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    Re: L.A. Woman: original, re-mastered, with extra alternative tracks

    for some reason, i never really got into the doors.  actually, it's because of morrison's voice and the organ.  runs right through me.  it's always there.  impressive that he handles the bass too, though. 

    i'm all for creepy music, but the doors just straight up creep me out.

     
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    Re: L.A. Woman: original, re-mastered, with extra alternative tracks

    Thanks for posting this Yoga.I'm definitely picking it up.It has alternate versions of a few songs,including LA Woman and a track which I previously hadn't heard called "She smells so nice".I don't think it's ever been released.Very cool.Here's a link to the Rhino website which lists the songs on both CDs:

    http://www.rhino.com/shop/product/la-woman-40th-anniversary-edition

     
     
  8. You have chosen to ignore posts from ZILLAGOD. Show ZILLAGOD's posts

    Re: L.A. Woman: original, re-mastered, with extra alternative tracks

    Fact is that Jim Morrison was , and continues to be , a polarizing figure in Rock history.

    You want to hate him because he was a drunk, an egomaniac, a drug abuser, and a bit of a crackpot with odd sexually deviant thoughts.

    But, you know that sometimes very strange people create the best art. Much of the success of the Doors can be attributed to Ray Manzarek , his brilliant keyboard was way ahead of it's time. But, so was the dark lyrics and psychotic behaviour of Morrison.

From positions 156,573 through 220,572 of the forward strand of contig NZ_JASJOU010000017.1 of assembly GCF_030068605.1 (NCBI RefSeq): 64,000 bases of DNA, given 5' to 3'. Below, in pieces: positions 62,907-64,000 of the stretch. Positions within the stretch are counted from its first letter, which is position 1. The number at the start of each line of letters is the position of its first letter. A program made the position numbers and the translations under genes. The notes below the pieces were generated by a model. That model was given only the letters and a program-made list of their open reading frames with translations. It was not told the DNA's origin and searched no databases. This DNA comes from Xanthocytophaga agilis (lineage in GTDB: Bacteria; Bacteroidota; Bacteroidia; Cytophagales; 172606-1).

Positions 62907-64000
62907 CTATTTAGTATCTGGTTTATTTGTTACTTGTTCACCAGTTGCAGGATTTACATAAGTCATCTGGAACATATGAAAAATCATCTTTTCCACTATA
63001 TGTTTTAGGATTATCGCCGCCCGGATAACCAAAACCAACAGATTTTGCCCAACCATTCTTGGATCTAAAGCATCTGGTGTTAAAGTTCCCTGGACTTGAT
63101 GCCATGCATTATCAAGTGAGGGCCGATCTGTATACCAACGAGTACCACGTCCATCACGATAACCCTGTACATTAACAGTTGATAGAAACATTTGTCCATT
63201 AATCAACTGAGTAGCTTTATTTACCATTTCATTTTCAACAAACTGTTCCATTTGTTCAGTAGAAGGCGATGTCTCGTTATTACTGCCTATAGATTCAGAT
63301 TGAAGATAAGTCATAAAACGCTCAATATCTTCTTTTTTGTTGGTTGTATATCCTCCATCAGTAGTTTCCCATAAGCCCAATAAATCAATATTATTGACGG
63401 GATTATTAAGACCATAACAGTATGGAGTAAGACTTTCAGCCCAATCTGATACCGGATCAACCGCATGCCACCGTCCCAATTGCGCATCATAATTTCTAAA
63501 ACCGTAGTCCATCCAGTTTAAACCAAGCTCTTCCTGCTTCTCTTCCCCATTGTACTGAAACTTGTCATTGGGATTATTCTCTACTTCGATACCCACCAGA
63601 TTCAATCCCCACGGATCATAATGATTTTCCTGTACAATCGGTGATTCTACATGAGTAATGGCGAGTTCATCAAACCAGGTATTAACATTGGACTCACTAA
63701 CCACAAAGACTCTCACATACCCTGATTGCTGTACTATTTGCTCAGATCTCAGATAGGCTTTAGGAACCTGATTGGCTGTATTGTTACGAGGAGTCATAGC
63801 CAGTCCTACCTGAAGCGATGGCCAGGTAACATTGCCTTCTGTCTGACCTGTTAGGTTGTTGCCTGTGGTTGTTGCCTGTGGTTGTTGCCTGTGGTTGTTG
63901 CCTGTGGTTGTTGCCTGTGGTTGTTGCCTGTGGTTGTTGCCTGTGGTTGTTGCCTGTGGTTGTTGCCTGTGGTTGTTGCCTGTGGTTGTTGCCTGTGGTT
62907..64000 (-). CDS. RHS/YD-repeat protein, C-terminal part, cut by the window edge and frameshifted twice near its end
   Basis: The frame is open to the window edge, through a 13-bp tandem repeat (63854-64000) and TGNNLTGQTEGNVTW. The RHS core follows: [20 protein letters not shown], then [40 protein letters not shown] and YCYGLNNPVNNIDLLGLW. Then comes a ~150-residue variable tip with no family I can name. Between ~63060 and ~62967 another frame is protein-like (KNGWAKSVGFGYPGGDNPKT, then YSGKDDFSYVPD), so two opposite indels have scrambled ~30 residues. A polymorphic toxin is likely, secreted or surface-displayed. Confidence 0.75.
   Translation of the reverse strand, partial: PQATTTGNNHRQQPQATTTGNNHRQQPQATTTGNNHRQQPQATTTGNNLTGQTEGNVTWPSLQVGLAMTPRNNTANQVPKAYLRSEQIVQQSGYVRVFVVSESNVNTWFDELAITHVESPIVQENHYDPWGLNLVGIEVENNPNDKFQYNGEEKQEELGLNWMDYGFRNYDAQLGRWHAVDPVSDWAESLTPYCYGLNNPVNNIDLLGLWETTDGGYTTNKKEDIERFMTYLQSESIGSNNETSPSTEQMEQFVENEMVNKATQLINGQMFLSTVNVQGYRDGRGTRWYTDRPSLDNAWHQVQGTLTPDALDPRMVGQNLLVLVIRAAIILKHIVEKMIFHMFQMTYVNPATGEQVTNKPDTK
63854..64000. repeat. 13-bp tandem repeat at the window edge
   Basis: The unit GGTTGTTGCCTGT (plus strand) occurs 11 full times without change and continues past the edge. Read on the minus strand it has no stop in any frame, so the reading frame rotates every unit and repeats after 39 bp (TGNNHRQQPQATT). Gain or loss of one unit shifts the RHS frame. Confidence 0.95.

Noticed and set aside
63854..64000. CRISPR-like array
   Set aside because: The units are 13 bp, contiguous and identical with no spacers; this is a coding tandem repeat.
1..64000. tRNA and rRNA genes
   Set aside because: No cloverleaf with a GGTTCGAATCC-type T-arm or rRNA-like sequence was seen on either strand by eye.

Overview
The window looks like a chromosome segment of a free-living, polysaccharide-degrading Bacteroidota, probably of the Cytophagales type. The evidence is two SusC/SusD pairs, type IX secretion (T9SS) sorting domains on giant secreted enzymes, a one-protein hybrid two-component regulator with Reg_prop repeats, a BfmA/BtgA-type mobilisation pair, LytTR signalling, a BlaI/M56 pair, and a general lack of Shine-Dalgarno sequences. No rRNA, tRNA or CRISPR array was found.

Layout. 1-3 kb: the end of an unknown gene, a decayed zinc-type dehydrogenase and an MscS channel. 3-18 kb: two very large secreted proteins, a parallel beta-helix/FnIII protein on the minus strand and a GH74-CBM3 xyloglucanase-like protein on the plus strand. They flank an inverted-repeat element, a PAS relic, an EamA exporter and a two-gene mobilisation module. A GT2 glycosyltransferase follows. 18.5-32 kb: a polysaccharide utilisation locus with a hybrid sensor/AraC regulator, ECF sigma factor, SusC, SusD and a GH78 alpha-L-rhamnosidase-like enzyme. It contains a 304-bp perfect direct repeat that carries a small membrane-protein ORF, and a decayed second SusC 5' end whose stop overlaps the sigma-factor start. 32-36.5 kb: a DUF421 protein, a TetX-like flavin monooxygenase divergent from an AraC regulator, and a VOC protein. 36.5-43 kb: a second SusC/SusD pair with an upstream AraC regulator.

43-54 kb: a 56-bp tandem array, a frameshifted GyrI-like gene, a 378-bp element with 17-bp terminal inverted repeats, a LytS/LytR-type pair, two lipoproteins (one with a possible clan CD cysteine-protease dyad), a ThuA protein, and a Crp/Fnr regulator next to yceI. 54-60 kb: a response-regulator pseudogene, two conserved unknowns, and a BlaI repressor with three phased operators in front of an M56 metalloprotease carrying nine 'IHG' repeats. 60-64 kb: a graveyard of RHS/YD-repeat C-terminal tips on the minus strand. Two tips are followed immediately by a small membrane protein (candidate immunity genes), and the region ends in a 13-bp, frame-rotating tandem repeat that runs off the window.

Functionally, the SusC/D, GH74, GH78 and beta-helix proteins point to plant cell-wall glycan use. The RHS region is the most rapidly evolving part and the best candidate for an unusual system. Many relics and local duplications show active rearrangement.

The band was years ahead of it's time ( more so than the Beatles, who had ideas that were ahead of their time, but the popularity of the Beatles argues that they weren't ahead of their time), the dark subjects explored by the Doors were possibly only present in the music of Black Sabbath at the time the Doors were recording. These darker subjects would eventually surface with bands like the Cure,Joy Division, Sisters Of Mercy, The Cult, and various Grunge and Alternative bands of the late 80's and 90's. The Doors were the forerunner of the Gothic style.

    Was L.A. Woman their "magnum opus"...hardly. They reached the pinnacle of their creativity with "The End" , a spooky , haunting number and also with 'Riders On The Storm' , a chilling song about "a killer on the road", and you could ask a dozen people what their favorite Doors song is and get 12 different answers  (don't ask jessey). I happen to like 'People Are Strange' and 'Soft Parade.'